I can't pretend to be objective in writing about Brit Withey, longtime artistic director of the Denver Film Society and the Denver Film Festival, who died Sunday, March 31, in a car accident. I loved him. I loved every chat I ever had with him. And I can't believe that I won't be able to talk with him again this fall in anticipation of the fest's 42nd year.
Not that I was a personal friend of Withey's, as were some of my Westword co-workers. Ours was a professional relationship, based on a mutual adoration of the movies. But working with him for the past twelve years (just over half of the 23 he spent with the DFF) gave me insight into a man who loved what he did and was able to pass along his passion to colleagues, filmmakers and the thousands upon thousands of festival attendees who flock annually to one of the Mile High City's signature gatherings. And everything I learned about him made me like and admire him that much more.
The artistic community of Denver and beyond will be immeasurably poorer for his loss.
Here's how the Denver Film Society announced Withey's passing yesterday:
The Denver Film Society and the entire film industry community are mourning the loss of our longtime friend and Denver Film Festival Artistic Director Brit Withey who was killed in a single-car accident on Sunday, March 31 while returning to Denver from a vacation in New Mexico. Brit was a highly respected artistic director who lived and breathed film. He traveled the world to watch, learn and bring his creative vision back to Colorado where he curated award-winning Festival lineups for Colorado film-lovers for more than two decades. There are no words to describe the loss that his family, friends and our community are going through.
Our prayers are with Brit’s partner, Ruth, and his entire extended family.
Ruth, by the way, is journalist Ruth Tobias, Withey's (very) significant other.
The fifty-year-old Withey was reportedly driving on Highway 285 at around 2:15 p.m. on March 31 when his car drifted across the roadway and hit one tree and then another. The Colorado State Patrol's investigation of the incident is ongoing, but there were no preliminary indications of drugs, alcohol or excess speed.
My first introduction to Withey took place in 2007, when I asked him to pull together a list of must-see picks for that year's festival — one highlighted by an early screening of Juno that included an appearance by director Jason Reitman, who became a prominent supporter of the event. (Reitman helped present The Front Runner, based on the sex scandal that took down the presidential candidacy of Colorado Senator Gary Hart, at this past November's fest.) Withey came up with a flick apiece for each day of the spectacle, and in discussing each of them with him, I was struck by his fierce intelligence, innate sensitivity and sly sense of humor.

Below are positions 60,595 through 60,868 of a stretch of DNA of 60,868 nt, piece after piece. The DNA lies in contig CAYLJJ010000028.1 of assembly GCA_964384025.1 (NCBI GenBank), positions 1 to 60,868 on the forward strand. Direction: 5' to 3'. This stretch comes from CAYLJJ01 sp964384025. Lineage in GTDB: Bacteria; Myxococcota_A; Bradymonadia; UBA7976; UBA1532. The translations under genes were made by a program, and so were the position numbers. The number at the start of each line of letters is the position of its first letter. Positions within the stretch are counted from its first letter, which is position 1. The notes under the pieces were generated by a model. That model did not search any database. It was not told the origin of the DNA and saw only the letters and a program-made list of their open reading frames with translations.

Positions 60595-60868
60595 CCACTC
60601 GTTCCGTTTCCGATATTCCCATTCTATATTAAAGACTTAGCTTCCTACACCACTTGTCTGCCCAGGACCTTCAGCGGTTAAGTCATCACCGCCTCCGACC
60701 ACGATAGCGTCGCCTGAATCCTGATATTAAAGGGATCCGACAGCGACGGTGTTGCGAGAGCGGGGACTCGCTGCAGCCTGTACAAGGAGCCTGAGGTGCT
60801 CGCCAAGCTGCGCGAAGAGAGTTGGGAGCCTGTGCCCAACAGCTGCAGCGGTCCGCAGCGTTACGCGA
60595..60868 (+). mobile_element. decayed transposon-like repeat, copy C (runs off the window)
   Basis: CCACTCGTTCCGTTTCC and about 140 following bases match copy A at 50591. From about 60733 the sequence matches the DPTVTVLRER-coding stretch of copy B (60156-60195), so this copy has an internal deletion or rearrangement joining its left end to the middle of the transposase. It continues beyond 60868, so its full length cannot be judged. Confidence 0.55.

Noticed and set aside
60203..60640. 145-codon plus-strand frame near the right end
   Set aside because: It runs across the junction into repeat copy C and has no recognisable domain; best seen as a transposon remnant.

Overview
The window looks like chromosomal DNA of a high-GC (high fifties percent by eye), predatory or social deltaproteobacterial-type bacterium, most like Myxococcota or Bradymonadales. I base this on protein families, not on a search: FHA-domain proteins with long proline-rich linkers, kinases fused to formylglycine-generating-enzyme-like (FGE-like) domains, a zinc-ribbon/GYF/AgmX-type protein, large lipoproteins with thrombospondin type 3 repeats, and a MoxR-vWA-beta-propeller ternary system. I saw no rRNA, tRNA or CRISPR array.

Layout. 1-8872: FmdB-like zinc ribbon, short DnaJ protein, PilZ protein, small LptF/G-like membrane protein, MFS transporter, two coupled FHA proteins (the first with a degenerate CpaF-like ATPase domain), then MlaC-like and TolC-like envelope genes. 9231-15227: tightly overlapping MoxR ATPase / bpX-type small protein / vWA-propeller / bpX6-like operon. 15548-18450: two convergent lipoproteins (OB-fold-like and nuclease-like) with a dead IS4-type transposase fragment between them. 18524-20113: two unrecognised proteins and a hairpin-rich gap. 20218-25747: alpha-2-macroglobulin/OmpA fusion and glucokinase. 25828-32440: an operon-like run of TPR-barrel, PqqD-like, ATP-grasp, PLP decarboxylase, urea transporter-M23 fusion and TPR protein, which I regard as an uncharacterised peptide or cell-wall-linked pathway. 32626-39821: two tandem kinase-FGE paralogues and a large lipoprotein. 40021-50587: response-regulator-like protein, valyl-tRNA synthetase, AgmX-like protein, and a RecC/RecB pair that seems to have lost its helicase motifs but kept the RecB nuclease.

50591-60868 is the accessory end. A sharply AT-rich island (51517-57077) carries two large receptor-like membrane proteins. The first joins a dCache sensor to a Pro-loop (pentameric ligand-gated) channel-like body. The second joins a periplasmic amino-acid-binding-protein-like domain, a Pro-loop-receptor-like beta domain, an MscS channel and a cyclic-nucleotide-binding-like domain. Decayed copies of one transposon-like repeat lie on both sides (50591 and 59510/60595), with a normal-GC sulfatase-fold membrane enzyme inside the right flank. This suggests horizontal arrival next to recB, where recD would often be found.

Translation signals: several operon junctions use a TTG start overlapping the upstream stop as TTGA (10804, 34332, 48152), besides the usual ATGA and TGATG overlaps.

We repeated this process each year thereafter, and over the course of our conversations, which could last hours, I got a feel for his likes and dislikes. His personal tastes tended to run toward films that explored the human condition with unsparing depth and beauty, as well as offerings that used fresh, unconventional and quirky techniques to tell stories or deliver visuals.
When something struck his fancy, he could hardly contain himself. His delight in the discovery of a cinematic something that was new and bold and brave was so infectious that I frequently found myself checking out screenings that otherwise would have had approximately zero appeal for me — and while I couldn't always match his enthusiasm for certain projects, I never regretted taking his advice. I'll bet that's been the experience of a great many Westword readers, too.
Curating the film festival was never just a job for Withey, and he brought his own experiences to the task. This last year, for example, Withey moved heaven and earth to turn a screening of Industrial Accident: The Wax Trax! Records Story into a Denver punk-rock reunion by arranging for the attendance of the Dead Kennedys' Jello Biafra, Ministry's Al Jourgensen and My Life With the Thrill Kill Kult's Frankie Nardiello, aka Groovie Mann. His reasons had a lot to do with his introduction to Denver in the 1980s: He told me he'd found a sense of community on the block of East 13th Avenue where Denver's Wax Trax retail outlet was, and continues to be, located, and he wanted to re-create it for a new generation.
He pulled it off in memorable fashion. When Jourgenson dropped trou during an out-of-control Q&A, Withey looked quietly thrilled by the merry anarchy he'd managed to unleash.
That was the last time I'd see him in person, and his impish smile and barely contained joy is the image I'll picture when I think of Brit Withey. He was one of the many artistic figures who has made Denver great during the past quarter-century, and one whose exuberance is something all of us can strive to emulate.
Services for Brit Withey are pending.
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